|Composer(s)||Peter D. Kaye|
|Country of origin||United States|
|No. of seasons||1|
|No. of episodes||13|
|Executive producer(s)||Steve Blauner|
Edie Robinette-Petrachi (Singer, Songwriter, sound effects, foley)
|Running time||22 minutes|
Columbia Pictures Television|
Columbia TriStar Television
Sony Pictures Television
|Preceded by||The Monkees|
The 20th anniversary of The Monkees in 1986 generated enough interest that New Monkees was conceived later that year, and launched the following year. The show, a remake of "The Monkees", was produced by Columbia Pictures Television and distributed by Coca-Cola Telecommunications (both are now Sony Pictures Television). Straybert Productions, headed by Steve Blauner (a former partner of original Monkees producers Robert Rafelson and Bert Schneider), served as the project's producers.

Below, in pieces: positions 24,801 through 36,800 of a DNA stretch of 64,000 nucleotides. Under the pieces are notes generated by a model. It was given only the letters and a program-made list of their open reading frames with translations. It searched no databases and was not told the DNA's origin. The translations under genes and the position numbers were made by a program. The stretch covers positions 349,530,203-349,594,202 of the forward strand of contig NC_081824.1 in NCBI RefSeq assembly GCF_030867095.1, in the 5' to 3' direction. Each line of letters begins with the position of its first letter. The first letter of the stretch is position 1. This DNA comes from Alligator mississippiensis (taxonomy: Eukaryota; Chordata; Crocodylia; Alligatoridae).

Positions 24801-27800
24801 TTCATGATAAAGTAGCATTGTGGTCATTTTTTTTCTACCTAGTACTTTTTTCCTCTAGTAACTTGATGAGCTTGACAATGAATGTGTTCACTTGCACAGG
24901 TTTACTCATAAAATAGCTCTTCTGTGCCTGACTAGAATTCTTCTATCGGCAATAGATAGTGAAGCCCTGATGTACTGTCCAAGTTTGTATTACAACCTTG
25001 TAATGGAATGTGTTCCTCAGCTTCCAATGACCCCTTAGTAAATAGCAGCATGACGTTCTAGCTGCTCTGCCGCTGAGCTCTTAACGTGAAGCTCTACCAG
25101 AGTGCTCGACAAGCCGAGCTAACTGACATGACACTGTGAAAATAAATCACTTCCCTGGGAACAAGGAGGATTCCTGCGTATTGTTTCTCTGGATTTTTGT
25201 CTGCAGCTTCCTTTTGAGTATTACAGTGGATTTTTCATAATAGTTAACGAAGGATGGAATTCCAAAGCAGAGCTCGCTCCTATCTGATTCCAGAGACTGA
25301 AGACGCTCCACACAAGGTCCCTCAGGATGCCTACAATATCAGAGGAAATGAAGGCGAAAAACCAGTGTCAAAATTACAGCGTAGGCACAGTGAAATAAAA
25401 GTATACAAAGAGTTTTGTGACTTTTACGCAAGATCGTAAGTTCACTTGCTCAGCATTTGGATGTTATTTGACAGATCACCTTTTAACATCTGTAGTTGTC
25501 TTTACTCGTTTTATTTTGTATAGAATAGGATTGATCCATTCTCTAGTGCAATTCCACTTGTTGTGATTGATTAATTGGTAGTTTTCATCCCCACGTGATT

The group's members were Jared Chandler (guitar and vocals), Dino Kovas (drums and vocals), Marty Ross (bass and vocals), and Larry Saltis (lead guitar and vocals). As it had been with the original Monkees, each had to pass a grueling set of auditions. Unlike the previous series, however, musical ability was a key factor in the selection process. Ross, a multi-instrumentalist, had earlier been signed to CBS Records, with his former band The Wigs.
Album and TV series